Series Foreword

This series is dedicated to the empirical study of oral traditions in their historical contexts. The rigorous methods of investigation developed by Milman Parry and Albert Lord, as documented in Lord's The Singer of Tales (Harvard University Press 1960; Harvard Studies in Comparative Literature 24. Second edition 2000, with an Introduction [vii-xxix] by Stephen Mitchell and Gregory Nagy) serve as a model for the books included in the series.
As the second volume in the series, Gísli Sigurðsson's The Medieval Icelandic Saga and Oral Tradition: A Discourse on Method extends the fields of inquiry temporally, geographically and linguistically to include the Old Icelandic prose sagas. Both Milman Parry and Albert Lord foresaw that our understanding of these older northern European materials would one day be mediated by their findings. Explaining why a Classicist would find it necessary to immerse himself in a living tradition of epic singing, Milman Parry wrote:
My purpose in undertaking the study of this poetry was as follows. My Homeric studies […] have from the beginning shown me that Homeric poetry, and indeed all early Greek poetry, is oral, and so can be properly understood, criticized, and edited only when we have a complete knowledge of the processes of oral poetry; this is also true for other early poetries such as Anglo-Saxon, French, or Norse, to the extent they are oral. [emphasis added]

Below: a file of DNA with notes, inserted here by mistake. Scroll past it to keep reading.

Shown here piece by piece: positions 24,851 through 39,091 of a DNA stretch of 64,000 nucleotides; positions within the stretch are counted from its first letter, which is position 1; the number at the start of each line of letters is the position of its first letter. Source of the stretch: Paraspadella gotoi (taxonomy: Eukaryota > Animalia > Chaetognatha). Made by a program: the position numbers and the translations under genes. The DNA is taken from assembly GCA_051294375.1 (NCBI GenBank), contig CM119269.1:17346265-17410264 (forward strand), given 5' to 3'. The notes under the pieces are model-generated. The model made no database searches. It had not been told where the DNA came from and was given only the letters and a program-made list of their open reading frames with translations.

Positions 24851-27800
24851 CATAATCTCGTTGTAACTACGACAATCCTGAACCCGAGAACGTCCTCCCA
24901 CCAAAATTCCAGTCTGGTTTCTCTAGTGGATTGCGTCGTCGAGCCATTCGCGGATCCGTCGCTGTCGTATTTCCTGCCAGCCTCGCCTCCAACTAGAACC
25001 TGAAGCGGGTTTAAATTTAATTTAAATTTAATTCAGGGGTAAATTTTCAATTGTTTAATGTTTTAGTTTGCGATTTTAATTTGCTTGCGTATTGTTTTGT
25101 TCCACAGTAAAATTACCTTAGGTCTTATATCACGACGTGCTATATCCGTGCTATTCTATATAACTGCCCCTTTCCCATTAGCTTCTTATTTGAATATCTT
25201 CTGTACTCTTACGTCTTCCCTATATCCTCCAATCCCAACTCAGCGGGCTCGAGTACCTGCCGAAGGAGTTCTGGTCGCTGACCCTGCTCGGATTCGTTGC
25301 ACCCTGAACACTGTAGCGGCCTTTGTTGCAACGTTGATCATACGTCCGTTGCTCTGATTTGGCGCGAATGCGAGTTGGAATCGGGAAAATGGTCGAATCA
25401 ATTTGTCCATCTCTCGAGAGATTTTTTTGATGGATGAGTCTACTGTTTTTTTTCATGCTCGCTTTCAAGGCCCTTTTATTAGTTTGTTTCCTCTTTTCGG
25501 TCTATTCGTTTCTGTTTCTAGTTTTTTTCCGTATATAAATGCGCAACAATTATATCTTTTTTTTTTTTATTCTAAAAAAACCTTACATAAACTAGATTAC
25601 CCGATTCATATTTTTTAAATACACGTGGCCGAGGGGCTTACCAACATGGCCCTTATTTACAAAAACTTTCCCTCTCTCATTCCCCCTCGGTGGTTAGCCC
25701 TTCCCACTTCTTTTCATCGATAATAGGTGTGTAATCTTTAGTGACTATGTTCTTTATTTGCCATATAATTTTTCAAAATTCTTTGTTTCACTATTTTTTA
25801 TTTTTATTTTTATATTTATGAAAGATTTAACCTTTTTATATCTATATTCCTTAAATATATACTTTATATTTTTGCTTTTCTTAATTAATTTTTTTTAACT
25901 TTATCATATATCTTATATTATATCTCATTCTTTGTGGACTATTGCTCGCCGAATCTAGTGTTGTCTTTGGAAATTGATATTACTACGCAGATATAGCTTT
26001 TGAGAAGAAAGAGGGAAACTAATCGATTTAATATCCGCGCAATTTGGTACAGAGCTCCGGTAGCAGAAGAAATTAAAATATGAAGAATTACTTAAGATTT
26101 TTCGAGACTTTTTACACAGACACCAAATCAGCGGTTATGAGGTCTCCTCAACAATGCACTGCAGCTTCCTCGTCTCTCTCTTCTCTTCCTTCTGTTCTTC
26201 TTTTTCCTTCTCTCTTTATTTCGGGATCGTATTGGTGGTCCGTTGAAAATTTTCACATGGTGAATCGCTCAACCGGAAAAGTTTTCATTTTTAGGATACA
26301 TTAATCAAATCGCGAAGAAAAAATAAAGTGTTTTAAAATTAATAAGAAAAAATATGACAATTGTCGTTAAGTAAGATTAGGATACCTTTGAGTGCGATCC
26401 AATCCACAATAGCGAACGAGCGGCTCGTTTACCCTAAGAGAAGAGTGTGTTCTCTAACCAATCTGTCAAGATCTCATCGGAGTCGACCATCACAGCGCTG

"To the extent they are oral" had, as Parry no doubt knew, long been a matter of debate for scholars of Old Norse literature. Tackling this point directly, Gísli Sigurðsson examines in this book questions at the heart of orality in Old Icelandic: How did the lawspeakers, embodying traditional Norse reliance on orality, regard the new written culture? How do we best understand characters, genealogies and events that appear in several sagas between which a written link cannot be established? Based on our understanding of oral tradition in a cross-cultural context, can we reconstruct the mental map with which the sagas about the Vínland voyages are likely to have provided their audiences? Through his answers to these and other critical questions, Gísli Sigurðsson adds significantly to the growing body of evidence demonstrating that the role of orality in Old Norse is both recoverable and necessary for the understanding of the sagas, just as Parry predicted.
Stephen Mitchell and Gregory Nagy
Curators, Milman Parry Collection of Oral Literature